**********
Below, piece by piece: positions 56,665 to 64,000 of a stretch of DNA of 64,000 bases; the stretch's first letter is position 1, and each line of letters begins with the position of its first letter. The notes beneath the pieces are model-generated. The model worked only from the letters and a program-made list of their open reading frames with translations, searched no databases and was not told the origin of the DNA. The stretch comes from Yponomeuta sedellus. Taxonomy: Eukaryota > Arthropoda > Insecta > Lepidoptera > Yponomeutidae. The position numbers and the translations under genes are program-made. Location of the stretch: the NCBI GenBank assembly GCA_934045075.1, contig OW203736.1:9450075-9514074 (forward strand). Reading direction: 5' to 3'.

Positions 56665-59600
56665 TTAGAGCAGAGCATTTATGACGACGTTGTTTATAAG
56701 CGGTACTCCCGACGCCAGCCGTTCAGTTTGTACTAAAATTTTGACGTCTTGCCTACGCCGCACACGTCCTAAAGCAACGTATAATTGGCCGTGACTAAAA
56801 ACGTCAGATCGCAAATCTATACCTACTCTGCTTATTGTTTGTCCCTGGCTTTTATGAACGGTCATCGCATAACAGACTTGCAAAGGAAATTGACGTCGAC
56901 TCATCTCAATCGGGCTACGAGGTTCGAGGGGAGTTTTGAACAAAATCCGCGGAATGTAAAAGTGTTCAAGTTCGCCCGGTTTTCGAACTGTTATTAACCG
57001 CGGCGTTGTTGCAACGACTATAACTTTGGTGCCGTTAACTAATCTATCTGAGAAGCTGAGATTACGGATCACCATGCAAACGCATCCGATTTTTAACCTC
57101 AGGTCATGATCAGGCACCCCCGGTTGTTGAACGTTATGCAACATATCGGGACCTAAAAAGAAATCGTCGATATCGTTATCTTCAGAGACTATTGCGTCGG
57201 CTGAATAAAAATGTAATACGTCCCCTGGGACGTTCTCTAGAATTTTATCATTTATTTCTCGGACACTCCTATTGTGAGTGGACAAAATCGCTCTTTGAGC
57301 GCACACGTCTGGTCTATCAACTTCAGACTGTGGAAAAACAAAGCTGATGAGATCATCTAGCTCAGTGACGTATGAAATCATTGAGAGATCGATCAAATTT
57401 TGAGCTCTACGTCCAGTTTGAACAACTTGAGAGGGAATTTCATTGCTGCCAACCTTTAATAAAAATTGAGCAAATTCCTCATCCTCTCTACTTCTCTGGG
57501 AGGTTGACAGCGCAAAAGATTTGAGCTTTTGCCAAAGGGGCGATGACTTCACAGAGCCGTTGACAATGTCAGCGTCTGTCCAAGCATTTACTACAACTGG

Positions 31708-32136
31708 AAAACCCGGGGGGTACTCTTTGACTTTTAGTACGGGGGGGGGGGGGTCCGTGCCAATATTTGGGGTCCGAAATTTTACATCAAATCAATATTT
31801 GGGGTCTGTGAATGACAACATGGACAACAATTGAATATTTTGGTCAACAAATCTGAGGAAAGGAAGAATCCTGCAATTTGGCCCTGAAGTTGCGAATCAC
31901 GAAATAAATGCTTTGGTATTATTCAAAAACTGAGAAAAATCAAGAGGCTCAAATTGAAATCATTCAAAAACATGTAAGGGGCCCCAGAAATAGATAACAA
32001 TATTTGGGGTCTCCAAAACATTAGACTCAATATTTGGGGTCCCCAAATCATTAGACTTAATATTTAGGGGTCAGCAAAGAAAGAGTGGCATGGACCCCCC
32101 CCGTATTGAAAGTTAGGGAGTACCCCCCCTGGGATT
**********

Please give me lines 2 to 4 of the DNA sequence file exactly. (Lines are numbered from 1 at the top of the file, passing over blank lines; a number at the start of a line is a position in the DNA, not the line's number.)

Positions 56665-59600
56665 TTAGAGCAGAGCATTTATGACGACGTTGTTTATAAG
56701 CGGTACTCCCGACGCCAGCCGTTCAGTTTGTACTAAAATTTTGACGTCTTGCCTACGCCGCACACGTCCTAAAGCAACGTATAATTGGCCGTGACTAAAA